Money our Servant

Charities occasionally offer free will-writing services, in return for our leaving them bequests when our clogs have popped. I always though it rather mean and parsimonious to deny a good cause support while we live, but now I’m a home-owner, I realise that most of my meagre wealth is tied up in sandstone, release from which can only happen when I’m translated to a heavenly mansion.

Last year, we had a clear-out of the chapel’s accumulated paperwork. The best bits went into an archive, the rest to the tip. Every bill, receipt and letter since 1920 seemed to fill our filing cabinets. Some needed shredding for the sake of GDPR, others were too monotonous to keep. A few receipts caught my eye, and I temporarily reprieved them from the recycling bin.

Two were pecuniary legacies: the solicitors of the late Mr Brown, of Blackburn and Calton, arranged for £100 to be paid to the chapel back in 1978, and £500 from a Mr Wrathall dated 1984. Why these worthy gentlemen made such payments, I cannot say. Perhaps the chapel had been for them a blessing; by it I hope they heard and accepted the gospel of grace.

A third letter, from the Lancashire Congregational Union, details ‘the sale of various furnishings’ from the recently closed Barrowford Congregational Church (then URC) which the Church Secretary, Mr Ashworth, felt should go to Martin Top. A cheque for £232.90 was enclosed, which in 1983 was worth rather more than it would now be.

In all three cases, wealth previously earned was passed on after a termination. I’m not sure how the Messrs Brown and Wrathall acquired their wealth, nor the doings of our former Barrowford brethren. I trust we have used those monies wisely, honouring God and the former generation who willed it to us.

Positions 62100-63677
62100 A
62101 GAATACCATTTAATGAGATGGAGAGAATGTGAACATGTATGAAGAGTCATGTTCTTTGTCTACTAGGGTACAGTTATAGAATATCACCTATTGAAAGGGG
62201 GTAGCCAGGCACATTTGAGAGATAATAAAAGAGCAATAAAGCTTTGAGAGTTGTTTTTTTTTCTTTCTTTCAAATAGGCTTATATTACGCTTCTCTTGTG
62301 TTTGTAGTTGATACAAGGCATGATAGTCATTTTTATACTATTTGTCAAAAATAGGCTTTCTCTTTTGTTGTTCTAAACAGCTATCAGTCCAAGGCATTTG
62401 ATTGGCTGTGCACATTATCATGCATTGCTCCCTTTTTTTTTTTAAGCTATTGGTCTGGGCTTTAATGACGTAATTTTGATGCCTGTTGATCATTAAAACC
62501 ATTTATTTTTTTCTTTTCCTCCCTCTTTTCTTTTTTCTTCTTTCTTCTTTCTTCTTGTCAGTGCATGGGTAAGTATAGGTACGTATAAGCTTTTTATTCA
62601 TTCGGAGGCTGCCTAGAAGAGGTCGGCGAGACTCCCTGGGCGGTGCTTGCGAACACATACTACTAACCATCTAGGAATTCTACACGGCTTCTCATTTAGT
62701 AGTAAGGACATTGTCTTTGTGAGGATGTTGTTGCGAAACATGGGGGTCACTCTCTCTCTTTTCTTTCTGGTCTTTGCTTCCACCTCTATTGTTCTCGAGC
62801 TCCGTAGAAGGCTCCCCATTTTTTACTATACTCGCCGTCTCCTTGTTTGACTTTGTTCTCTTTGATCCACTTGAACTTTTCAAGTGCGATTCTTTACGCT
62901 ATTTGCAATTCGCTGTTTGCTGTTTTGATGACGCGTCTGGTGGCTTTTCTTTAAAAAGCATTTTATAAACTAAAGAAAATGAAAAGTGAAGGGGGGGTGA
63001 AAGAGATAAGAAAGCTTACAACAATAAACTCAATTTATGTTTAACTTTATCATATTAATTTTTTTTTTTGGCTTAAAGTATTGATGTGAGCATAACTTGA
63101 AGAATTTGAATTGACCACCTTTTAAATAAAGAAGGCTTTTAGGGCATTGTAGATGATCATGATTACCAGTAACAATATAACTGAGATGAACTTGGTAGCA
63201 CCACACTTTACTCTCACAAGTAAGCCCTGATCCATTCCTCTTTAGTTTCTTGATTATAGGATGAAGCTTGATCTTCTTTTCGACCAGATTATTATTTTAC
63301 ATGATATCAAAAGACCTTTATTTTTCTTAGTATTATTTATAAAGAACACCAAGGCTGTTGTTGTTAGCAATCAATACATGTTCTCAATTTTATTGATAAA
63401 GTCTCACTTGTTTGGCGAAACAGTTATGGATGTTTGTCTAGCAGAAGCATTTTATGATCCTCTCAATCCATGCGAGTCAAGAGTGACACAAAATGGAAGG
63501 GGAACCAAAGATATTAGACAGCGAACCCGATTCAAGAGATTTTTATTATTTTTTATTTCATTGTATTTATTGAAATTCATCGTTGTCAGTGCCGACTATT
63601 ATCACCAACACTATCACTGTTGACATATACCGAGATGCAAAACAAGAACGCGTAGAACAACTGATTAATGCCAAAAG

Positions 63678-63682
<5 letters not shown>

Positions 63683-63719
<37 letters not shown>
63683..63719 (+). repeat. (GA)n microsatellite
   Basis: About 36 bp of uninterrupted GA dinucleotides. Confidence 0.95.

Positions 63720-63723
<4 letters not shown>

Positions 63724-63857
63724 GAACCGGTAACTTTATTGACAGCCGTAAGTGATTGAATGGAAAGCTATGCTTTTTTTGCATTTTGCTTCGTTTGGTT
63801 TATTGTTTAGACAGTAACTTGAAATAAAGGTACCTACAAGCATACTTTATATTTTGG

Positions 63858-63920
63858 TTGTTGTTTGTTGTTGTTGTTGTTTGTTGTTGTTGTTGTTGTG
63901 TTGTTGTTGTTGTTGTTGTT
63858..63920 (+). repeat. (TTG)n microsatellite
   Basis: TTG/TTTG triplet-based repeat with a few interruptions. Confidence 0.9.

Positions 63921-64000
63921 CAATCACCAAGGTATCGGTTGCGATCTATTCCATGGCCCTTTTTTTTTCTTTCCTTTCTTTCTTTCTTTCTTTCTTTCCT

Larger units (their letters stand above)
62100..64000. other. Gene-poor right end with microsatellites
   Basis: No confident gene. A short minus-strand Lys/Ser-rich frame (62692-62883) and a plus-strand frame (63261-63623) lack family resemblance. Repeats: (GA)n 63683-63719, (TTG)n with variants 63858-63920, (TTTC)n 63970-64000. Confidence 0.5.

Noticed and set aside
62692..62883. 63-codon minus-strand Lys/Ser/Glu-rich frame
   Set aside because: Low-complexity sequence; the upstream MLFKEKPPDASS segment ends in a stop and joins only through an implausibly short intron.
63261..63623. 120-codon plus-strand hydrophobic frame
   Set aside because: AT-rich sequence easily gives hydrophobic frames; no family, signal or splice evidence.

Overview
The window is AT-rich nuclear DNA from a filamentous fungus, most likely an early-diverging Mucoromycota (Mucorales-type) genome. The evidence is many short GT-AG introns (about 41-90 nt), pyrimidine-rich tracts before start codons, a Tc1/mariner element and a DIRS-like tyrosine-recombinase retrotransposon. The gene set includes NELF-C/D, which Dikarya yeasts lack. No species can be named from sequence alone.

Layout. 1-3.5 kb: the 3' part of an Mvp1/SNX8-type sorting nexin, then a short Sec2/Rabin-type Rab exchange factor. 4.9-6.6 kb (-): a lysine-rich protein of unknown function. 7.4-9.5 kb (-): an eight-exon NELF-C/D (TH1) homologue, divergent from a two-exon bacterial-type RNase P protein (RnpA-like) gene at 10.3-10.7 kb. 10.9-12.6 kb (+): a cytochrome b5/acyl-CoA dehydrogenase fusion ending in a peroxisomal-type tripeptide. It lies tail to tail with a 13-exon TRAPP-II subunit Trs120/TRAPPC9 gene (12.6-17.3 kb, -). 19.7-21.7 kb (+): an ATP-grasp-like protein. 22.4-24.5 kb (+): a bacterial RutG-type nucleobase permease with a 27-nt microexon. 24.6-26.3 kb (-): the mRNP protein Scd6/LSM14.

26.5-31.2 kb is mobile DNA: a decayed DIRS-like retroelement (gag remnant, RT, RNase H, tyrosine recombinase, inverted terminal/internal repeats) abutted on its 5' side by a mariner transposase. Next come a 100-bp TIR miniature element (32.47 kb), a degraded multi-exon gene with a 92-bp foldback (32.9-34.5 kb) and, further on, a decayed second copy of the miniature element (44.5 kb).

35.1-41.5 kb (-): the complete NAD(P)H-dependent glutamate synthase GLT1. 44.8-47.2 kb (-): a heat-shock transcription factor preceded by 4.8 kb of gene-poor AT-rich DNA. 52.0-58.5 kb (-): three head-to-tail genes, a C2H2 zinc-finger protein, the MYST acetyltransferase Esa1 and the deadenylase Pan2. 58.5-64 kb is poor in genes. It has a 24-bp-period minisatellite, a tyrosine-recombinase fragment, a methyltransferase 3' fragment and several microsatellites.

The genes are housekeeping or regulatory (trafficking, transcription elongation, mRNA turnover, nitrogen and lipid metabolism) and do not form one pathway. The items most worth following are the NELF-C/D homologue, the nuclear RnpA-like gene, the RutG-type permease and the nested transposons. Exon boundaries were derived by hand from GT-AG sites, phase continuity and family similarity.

A third letter came from the Bank of England, offering our annual statement of interest 2002-03. In the war against Hitler, the members of Salem Chapel had used their funds to purchase War Stock. These were two loans of £100 to His Majesty’s Government, repaying 3.5% annual interest, or £7. This would be a respectable rate on today’s market, though an appalling rate in the 1970s. I know that Her Majesty’s Treasury settled this debt around 2016, so no more cheques from the Bank of England enter our coffer. It is interesting to think that the little rural chapel on the Yorks/Lancs border played its part in the great fight against European fascism. The financial return wasn’t great, but the moral dividends were huge.

The money we have is a useful tool, but not one we can keep for ever. Whether we use it in our lifetimes, or after our assets are liquidated, it will be enquired by the Lord how good our stewardship proved. Money is a good servant but a poor master. Too many people do its bidding, when it should be doing ours.

Why should fools have money in hand to buy wisdom, when they are not able to understand it? Proverbs 17:16

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